Sankung Papa Susso, EdD.
Professor of Education
Touro College and University System
Between 2008 and 2014, school enrollment in The Gambia was as follows: Pre-school enrollment 32%, primary school enrollment 87%, and secondary enrollment 57%. Information was not available for tertiary education. Pupil per teacher ratio was 36:1 and primary school drop-out rate was 27%. Education spending between 2005 and 2014 was 4.1% of the national budget.
While the above numbers are outdated and may not reflect the full scope of other mitigating factors, they offer an important point of reference. One such example is a thematic development which underscored the values attached to each stage in a child’s educational attainment in The Gambia. Specifically, I find it interesting that primary education is the most important point in a child’s educational journey based on the above information. Therefore, a conclusion may be reached that primary education is more important to Gambians than pre-school and secondary education. Through qualitative inquiry, one may want to understand why a majority of children in The Gambia begin and end their educational journeys at the primary level. Additional questions may include: How is a child prepared for primary schooling in The Gambia? Why are more children dropping-out of school after the primary level rather than attempting secondary education? Who were the 27% of children who dropped out of primary school? What happened to that 27% after they dropped-out?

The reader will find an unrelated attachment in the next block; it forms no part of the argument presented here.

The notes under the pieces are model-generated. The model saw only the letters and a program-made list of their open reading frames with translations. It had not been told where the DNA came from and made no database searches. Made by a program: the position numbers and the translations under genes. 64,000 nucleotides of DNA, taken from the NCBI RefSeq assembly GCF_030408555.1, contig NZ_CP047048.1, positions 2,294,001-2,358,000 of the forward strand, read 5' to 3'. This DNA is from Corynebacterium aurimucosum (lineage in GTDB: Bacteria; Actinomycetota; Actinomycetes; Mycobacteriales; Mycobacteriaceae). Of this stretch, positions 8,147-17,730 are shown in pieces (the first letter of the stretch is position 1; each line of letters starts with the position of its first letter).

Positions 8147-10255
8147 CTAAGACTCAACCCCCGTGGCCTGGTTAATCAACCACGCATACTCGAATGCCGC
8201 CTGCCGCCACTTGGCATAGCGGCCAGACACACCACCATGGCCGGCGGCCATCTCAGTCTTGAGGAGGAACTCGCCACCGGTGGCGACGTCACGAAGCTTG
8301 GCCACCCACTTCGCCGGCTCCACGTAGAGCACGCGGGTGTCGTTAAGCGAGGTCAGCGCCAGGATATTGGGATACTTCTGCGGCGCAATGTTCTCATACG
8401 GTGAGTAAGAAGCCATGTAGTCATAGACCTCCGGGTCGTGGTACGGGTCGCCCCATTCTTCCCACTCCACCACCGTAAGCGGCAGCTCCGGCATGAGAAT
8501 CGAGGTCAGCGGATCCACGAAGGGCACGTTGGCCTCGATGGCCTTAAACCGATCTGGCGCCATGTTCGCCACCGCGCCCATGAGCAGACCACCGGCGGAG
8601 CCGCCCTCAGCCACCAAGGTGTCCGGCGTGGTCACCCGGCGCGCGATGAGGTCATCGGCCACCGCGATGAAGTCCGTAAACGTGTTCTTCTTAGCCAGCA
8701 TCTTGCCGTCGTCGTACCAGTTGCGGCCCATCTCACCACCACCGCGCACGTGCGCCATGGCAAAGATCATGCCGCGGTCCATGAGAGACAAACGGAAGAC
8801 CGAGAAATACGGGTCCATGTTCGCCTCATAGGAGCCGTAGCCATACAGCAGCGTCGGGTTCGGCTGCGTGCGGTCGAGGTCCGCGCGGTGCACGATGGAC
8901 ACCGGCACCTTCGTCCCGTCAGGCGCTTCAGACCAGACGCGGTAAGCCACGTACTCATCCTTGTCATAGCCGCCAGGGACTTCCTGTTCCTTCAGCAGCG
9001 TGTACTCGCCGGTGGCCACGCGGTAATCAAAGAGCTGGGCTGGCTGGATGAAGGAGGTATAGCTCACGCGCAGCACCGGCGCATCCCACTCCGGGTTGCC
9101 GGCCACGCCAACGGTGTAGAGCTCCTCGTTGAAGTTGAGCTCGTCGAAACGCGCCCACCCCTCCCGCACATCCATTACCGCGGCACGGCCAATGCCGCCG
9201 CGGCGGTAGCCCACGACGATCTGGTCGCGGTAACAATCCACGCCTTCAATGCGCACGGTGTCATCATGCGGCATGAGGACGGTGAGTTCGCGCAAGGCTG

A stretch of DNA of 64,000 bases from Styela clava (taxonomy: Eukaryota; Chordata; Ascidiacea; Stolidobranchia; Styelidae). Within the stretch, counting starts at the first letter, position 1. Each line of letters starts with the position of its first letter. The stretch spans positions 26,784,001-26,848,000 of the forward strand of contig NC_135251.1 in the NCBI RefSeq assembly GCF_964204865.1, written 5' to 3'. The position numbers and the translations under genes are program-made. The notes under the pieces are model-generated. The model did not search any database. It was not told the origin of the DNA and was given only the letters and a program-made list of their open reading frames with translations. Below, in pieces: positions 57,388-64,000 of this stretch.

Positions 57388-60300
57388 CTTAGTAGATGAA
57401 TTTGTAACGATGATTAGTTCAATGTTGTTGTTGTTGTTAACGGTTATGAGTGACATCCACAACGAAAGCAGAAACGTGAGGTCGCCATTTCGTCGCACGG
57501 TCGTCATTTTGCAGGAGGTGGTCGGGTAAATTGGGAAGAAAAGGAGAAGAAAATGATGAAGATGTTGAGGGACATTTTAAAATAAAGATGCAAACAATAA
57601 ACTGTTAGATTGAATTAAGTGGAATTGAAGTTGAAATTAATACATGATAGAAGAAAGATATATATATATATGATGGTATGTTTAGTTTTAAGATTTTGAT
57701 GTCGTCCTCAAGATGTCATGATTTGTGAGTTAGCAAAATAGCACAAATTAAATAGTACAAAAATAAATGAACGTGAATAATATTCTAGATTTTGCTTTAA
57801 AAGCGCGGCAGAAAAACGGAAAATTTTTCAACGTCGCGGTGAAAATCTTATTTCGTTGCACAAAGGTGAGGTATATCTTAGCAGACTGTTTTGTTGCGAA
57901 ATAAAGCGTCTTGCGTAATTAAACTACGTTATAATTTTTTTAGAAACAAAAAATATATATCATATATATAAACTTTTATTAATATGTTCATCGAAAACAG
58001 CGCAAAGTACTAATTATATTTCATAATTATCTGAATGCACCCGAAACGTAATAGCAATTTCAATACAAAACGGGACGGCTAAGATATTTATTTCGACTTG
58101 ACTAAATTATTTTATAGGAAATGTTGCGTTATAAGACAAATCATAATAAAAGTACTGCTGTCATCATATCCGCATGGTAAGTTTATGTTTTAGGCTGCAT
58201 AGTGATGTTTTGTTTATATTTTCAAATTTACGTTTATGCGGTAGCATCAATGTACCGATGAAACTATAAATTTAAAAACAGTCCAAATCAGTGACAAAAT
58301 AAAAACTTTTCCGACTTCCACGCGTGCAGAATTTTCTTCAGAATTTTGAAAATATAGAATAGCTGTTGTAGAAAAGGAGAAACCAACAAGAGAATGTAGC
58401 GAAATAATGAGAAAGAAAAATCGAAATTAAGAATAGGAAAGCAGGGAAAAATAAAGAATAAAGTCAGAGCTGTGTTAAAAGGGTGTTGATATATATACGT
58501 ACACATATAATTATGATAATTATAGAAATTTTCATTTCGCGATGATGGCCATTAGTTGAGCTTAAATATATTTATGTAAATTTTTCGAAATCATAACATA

Answering the above questions may yield additional information that could inform national policy. It is important to note that The Gambia is not alone in its troubles with improving educational outcomes for schoolchildren. Rather, countries across the globe continue to look for innovative ways through which they can improve educational outcomes in reading, math, and science among other subjects that prepare children for twenty-first century skills. In a study that I published in 2016 entitled, Exploring Evidence-Based Instructional Strategies for the Education of Students with Interrupted Formal Education: A Phenomenological Study, I wrote the following statement: